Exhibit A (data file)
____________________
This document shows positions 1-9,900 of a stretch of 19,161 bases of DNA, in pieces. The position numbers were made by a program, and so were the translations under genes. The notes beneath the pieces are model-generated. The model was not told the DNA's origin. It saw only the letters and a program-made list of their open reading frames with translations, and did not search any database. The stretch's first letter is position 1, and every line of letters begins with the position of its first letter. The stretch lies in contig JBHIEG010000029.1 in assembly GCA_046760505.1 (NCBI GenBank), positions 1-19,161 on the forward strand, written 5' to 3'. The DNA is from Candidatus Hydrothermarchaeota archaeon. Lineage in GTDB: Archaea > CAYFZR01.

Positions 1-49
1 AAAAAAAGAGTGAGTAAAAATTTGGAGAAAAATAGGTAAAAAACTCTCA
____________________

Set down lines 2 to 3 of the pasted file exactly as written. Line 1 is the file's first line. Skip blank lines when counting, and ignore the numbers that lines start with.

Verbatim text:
Positions 1-49
1 AAAAAAAGAGTGAGTAAAAATTTGGAGAAAAATAGGTAAAAAACTCTCA